When the Philadelphia Phillies on Wednesday agreed to terms with right-hander Zack Wheeler on a five-year contract worth a reported $118 million — a year to the day after the Washington Nationals signed lefty Patrick Corbin to a six-year, $140 million deal — it pushed an already robust Hot Stove League to a good, steady boil, just a few days before the industry congregates in San Diego for the annual winter meetings.
While the past two free agent markets were marked by stagnation and frustration — with the Corbin deal with Washington serving as an early-December aberration — this market, industry wide, already has zoomed past that of previous years at the same juncture.
The Wheeler deal, once it is official, will be the fourth for four years or longer signed this winter, joining catcher Yasmani Grandal (four years, $73 million from the Chicago White Sox), infielder Mike Moustakas (four years, $64 million from Cincinnati) and pitcher Drew Pomeranz (four years, $34 million from San Diego) — which is just two fewer than all of last winter, when marquee stars Manny Machado and Bryce Harper waited until late February to sign.
On the same day as the Wheeler deal with the Phillies, the Atlanta Braves signed veteran lefty Cole Hamels to a one-year, $18 million contract — already the seventh free agent signing for the Braves this winter (including bringing back their own players from 2019).
Clearly, both the Phillies, among the game’s biggest spenders the past few winters, and the two-time defending NL East champion Braves are serious about reloading and challenging the Nationals — who turned a wild-card entry this fall into a World Series title — for supremacy in one of the game’s most competitive divisions.
The Nationals, meanwhile, almost certainly have multiple major moves in their near future, whether it’s re-signing one or both of their own free agent stars, right-hander Stephen Strasburg and third baseman Anthony Rendon, or shifting into the markets for some of the additional top-tier free agents on the market, such as right-hander Gerrit Cole and/or third baseman Josh Donaldson.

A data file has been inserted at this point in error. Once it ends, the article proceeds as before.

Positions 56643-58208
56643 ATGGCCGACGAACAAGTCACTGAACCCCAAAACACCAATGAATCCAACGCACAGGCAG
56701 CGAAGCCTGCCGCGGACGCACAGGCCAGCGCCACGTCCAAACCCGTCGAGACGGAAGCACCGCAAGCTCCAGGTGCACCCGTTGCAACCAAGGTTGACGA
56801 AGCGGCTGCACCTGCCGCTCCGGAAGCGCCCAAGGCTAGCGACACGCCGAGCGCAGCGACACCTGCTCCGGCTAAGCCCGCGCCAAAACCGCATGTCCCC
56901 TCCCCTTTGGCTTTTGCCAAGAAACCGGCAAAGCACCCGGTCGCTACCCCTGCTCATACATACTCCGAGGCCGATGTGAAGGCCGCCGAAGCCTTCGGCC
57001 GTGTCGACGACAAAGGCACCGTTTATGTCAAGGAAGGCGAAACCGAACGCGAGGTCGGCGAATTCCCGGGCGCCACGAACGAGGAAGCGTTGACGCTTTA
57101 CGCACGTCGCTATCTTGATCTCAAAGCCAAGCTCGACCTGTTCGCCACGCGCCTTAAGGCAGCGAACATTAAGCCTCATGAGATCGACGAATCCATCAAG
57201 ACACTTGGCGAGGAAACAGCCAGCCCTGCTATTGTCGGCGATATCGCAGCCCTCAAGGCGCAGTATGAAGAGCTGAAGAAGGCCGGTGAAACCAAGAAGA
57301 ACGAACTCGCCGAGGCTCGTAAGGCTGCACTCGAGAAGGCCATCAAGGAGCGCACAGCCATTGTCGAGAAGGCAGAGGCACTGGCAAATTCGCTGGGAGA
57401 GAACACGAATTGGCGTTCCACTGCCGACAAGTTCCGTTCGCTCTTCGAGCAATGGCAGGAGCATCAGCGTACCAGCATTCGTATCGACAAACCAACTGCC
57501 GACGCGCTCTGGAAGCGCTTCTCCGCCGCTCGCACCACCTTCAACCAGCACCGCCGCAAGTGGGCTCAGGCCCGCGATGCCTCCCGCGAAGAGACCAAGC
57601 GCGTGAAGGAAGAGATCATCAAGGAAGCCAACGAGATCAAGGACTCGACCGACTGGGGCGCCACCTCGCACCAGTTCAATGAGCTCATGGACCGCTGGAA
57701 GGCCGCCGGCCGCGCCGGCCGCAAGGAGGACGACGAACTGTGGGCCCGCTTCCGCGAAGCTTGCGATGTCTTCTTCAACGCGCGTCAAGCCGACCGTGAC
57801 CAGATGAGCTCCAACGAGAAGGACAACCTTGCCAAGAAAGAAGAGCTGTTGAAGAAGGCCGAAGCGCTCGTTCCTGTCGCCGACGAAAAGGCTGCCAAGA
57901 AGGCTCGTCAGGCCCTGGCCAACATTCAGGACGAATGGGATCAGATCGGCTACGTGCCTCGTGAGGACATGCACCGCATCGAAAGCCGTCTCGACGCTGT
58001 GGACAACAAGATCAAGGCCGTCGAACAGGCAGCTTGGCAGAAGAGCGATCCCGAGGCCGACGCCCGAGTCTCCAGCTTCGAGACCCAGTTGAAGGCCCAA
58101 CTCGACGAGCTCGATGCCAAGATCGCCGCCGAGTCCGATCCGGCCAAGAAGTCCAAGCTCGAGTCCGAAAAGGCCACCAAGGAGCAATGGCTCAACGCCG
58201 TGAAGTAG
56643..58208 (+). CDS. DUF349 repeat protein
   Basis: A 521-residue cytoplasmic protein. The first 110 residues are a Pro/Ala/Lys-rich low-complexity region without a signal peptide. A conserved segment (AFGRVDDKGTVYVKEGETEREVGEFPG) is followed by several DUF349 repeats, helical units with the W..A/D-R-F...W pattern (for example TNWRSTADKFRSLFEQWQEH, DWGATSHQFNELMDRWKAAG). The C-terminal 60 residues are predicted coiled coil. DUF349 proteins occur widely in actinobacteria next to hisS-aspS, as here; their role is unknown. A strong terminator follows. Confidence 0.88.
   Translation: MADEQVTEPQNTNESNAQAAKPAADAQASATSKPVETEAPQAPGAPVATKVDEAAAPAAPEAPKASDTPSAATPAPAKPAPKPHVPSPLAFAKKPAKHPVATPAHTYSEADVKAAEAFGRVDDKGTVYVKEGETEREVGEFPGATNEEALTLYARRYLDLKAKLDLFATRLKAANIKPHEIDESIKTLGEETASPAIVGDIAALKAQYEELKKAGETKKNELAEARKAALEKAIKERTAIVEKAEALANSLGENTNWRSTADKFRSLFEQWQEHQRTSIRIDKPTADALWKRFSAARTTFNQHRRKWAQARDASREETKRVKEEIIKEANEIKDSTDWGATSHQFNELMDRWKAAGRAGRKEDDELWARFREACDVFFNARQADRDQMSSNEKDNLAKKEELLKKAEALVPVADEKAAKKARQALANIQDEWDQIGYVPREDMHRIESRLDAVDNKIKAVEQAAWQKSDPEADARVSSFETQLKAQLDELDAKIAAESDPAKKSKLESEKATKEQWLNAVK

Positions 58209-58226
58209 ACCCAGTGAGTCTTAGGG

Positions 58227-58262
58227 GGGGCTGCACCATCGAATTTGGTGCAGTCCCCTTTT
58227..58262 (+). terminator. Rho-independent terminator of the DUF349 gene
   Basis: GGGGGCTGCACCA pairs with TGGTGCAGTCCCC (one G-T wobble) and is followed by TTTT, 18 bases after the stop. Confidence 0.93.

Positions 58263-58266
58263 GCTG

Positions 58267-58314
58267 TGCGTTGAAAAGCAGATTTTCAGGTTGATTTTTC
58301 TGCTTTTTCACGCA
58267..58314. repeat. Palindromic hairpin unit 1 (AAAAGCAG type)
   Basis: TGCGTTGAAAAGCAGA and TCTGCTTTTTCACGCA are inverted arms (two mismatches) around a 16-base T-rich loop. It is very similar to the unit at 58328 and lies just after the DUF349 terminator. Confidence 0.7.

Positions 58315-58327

On the surface, Wheeler, 29, was a strange candidate to strike it so rich in free agency, with a career adjusted ERA+ of 100, suggesting he had been exactly league-average across his five seasons with the New York Mets (plus two years, 2015 and 2016, lost to elbow surgery). The Mets made little effort to retain him, essentially acquiring his rotation replacement, Marcus Stroman, in a deadline trade in July with the Toronto Blue Jays.
But Wheeler’s relatively low mileage (only 749 ⅓ career innings), climbing velocity (97.0 mph in 2019, up from 95.4 in 2017) and elite spin rates made him a coveted free agent target for teams unprepared to enter the stratospheres of Cole and Strasburg, both of whom are looking for much bigger deals. Among the other teams known to have been in pursuit of Wheeler were the Cincinnati Reds, Chicago White Sox, Houston Astros, Minnesota Twins and Texas Rangers.
For the Phillies, and new manager Joe Girardi, Wheeler will occupy a prominent place in a rotation that is also expected to include Aaron Nola, Jake Arrieta, Zach Eflin and perhaps Vince Velazquez — or yet another pitcher plucked from this free agent market.
There is still a long way to go, as measured both by the calendar and the superstar names still available, but at this early date, this market is already markedly different from that of a year ago.